Martin O'Malley photo

Remarks at the United States Conference of Mayors 83rd Annual Meeting in San Francisco, California

June 21, 2015

It is so good to be back here among great friends and colleagues at the U.S. Conference of Mayors.

President Kevin Johnson, Mayor Lee, I greatly appreciate your kindness in allowing me to speak with you this afternoon.

My name is Martin O'Malley. I am the 47th Mayor of Baltimore.

I am running for President of the United States in order to rebuild the American Dream for all Americans, and I intend to rebuild that Dream by rebuilding the hearts of America's cities.

Once a mayor, always a mayor.

It has been 86 years since any Mayor served as President of the United States.

In our short time together, I want to speak with you — Mayor to Mayor — about the Dream we share, the grief we bear, and the urgent life-saving work that calls us forward.

We come together in a sad week in the life of our country.

Another senseless gun massacre in America.

Newtown, Aurora, Washington Naval Yard, and now Charleston.

The entire world must think us mad — sending trillions to Afghanistan and Iraq while the casualties pile up here in our own cities and towns.

Not long ago, I had the privilege to visit Mother Emmanuel Church in Charleston and South Carolina. I sat with Rev. Senator Pinckney, with church leaders, and community leaders. Total hospitality, total generosity of heart.

We spoke in that same church basement about the hopes and dreams we shared for our country and our children.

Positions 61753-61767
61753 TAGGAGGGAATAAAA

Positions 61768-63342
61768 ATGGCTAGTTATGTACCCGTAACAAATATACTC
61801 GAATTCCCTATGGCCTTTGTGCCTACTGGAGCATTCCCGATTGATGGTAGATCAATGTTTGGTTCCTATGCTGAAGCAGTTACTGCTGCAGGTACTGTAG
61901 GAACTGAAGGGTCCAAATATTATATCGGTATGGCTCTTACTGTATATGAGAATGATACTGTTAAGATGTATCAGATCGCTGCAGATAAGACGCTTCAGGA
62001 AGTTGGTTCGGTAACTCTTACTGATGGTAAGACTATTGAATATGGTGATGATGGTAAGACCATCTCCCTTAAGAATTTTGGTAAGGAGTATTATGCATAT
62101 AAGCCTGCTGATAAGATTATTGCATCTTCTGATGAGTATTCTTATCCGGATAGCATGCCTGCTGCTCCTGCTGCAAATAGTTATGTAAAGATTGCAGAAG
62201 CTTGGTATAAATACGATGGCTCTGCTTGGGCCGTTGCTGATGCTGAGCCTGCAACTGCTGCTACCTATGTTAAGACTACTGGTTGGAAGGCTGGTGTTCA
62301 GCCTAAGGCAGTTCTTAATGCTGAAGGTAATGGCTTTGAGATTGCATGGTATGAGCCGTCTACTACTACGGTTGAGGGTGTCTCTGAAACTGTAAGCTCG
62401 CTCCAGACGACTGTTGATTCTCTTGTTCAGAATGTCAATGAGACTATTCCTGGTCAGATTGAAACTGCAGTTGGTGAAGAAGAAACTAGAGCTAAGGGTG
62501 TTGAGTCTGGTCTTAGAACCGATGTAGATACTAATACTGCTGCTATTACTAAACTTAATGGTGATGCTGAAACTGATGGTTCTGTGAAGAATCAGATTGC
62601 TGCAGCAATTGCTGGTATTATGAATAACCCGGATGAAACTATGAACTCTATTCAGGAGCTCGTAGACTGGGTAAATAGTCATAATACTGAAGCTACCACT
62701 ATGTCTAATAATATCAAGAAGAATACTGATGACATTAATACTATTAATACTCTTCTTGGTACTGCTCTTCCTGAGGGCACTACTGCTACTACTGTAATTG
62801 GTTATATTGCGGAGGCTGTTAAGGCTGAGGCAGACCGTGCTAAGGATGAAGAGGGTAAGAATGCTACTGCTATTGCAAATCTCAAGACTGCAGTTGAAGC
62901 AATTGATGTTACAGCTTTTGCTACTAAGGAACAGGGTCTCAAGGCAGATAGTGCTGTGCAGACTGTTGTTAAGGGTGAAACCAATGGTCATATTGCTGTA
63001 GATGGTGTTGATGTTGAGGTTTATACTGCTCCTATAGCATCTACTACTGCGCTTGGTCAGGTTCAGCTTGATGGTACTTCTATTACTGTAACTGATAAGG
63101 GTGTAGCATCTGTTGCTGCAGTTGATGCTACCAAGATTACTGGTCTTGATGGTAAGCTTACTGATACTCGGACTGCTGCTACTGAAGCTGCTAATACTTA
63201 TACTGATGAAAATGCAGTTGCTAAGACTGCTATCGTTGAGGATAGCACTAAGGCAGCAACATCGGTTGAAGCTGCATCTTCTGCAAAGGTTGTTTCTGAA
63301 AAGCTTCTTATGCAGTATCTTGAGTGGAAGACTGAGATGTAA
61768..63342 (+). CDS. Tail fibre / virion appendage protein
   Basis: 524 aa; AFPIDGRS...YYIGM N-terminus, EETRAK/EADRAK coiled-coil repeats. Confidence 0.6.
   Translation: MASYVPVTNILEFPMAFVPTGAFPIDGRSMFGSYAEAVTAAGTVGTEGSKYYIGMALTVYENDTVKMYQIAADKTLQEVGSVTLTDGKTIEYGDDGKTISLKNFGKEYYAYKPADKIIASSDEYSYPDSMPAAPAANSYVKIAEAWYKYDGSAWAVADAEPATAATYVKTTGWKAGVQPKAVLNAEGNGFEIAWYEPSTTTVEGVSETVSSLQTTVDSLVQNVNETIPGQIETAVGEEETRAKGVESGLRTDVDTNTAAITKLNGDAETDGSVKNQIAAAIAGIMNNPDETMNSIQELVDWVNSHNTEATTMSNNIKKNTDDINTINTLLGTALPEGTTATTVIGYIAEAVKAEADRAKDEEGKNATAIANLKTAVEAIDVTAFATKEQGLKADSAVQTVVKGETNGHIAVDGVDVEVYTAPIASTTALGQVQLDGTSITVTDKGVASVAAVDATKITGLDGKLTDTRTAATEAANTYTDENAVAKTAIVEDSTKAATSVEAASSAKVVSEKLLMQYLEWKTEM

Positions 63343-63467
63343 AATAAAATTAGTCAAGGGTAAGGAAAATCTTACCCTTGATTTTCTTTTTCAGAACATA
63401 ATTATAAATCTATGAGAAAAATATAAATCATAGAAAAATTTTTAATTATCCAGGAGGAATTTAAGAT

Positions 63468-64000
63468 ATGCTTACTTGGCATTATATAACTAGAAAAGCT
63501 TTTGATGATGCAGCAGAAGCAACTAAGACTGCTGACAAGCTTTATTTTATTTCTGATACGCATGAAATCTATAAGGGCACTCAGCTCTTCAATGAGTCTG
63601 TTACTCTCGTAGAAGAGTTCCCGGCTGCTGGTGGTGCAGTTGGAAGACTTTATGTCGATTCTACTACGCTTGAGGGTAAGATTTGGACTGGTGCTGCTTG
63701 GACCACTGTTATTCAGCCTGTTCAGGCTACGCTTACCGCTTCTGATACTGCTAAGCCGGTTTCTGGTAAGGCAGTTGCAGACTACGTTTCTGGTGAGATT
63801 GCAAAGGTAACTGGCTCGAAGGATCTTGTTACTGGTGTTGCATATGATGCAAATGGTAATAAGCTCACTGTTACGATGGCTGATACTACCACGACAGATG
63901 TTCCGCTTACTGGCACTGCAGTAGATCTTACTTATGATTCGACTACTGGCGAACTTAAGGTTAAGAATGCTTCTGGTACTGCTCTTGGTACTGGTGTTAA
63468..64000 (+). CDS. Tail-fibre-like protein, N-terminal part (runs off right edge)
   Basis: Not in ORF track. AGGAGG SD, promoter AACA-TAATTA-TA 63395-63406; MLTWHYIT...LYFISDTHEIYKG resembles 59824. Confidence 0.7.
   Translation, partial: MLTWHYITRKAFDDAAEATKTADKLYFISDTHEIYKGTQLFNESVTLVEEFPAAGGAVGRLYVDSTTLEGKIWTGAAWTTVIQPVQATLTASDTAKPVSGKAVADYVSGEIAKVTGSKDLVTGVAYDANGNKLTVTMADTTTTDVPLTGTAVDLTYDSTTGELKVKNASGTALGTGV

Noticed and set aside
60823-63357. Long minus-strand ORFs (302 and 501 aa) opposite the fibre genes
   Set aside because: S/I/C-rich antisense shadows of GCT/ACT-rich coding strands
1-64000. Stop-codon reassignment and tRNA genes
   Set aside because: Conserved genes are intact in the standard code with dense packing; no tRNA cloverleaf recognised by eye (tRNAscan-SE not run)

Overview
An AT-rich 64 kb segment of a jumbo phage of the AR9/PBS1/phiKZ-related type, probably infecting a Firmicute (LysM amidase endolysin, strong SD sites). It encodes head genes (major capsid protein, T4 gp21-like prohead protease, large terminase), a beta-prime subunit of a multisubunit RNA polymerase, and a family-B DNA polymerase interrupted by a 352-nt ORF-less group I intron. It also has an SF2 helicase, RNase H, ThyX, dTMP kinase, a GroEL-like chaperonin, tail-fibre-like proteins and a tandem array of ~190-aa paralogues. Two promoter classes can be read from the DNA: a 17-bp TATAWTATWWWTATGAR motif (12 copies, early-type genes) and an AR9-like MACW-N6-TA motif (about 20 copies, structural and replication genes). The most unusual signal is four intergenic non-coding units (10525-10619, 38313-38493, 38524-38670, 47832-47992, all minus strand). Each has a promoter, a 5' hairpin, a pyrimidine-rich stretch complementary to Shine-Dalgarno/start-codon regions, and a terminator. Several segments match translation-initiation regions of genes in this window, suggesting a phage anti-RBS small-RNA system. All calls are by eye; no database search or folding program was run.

None could foresee the tragedy that was to come.

Our hearts and prayers go out to the families of Emmanuel AME Church who have lost so much, to the people of Charleston, and to their Mayor — and our friend and brother — Joe Riley.

Joy and suffering go together in life we are told.

As Mayors, you are all too often called to the sides of families suffering an unfathomable loss.

To scenes of unspeakable and incomprehensible human cruelty.

And yet, out of the carnage of this despicable racial massacre, we saw the true spirit of our nation rise.

I am talking about the courage — the excess of love — we witnessed when the families of the victims, found the strength, through God's grace, to look the killer of their family members in the eye and to forgive him.


If they can do that, is it really too much to ask that we as a nation do better???

I heard some elected official say this week: "laws can't change this..."

Actually, they can.

So too, can the actions we take as caring human beings.

So too, can the expectations we set for our children and for ourselves.

What a terribly jarring and callous sight then — in the wake of this racist massacre — to see the American flag at half staff, while above it at full staff over the state Capitol of South Carolina flew a Confederate flag...

If the families of Charleston can forgive, can let go of their anger, is it really too much to ask the state government officials of South Carolina to retire the Confederate flag to a museum?

America must do better.

This I believe from my own service as Mayor:

The most poisonous force in American politics is not bad people who do bad things; it is good people who do nothing.

The shrug of the shoulders, the resignation that somehow this is the best we can do.

One of the sad triumphs of white racism is the degree to which it has succeeded in subconsciously convincing so many of us — black and white — that somehow black lives don't matter.